Characterizing Natural Barriers to Nonnative Stream Fauna in Hawai‘i
Brendan Martin, Yin-Phan Tsang, Ralph W. Tingley III, Hannah Clilverd, and Dana M. Infante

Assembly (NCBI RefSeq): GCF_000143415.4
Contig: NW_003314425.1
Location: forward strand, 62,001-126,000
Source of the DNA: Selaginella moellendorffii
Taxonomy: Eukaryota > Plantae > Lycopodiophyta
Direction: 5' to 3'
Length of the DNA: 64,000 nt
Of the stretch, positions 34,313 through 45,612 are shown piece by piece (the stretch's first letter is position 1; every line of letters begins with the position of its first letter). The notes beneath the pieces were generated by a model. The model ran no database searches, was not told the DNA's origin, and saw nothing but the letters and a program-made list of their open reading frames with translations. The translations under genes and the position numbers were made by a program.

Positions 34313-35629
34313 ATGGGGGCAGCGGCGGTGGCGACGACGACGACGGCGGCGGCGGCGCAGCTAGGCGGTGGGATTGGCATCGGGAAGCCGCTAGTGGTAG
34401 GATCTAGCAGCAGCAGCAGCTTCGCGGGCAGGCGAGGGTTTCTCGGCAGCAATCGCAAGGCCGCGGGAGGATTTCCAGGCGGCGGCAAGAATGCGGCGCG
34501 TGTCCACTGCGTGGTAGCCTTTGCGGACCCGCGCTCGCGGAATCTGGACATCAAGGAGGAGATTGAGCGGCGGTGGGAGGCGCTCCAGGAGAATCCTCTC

Abstract.—Waterfalls, caused by the abrupt changes of elevation in streams, are natural barriers that influence the distribution and dispersion of aquatic species. The resulting habitat fragmentation has contributed to species specialization as well as barriers that inhibit passage of nonnative species upstream. In Hawai‘i, it is assumed that nonnative species are unable to pass waterfall barriers, yet they are present above some waterfalls, possibly facilitated by human introduction. In this study, we used a landscape approach to identify likely human introductions and examine the ability of nonnative stream fauna to bypass waterfalls. We identified the human activities associated with the high likelihood of species introduction. We found that when a local catchment has a population density >4.24 people/km2 or road length density is >0.01 km/km2, the presence of nonnative species in the stream is likely a result of human introduction. After filtering human facilitated introduction, we also assessed the potential waterfall climbing ability of 14 nonnative taxa. We found that 12 out of the 14 taxa were absent upstream of waterfalls, indicative of their inability to traverse waterfalls. Only two species, Tahitian prawn (also known as monkey river shrimp) Macrobrachium lar and American bullfrog Rana catesbiana, seem able to pass waterfalls. This study highlights the role that people play in facilitating species introductions in otherwise inaccessible habitats. Without human interference, waterfalls can be considered effective barriers to nonnative species and can be instrumental in supporting nonnative species eradication and control strategies.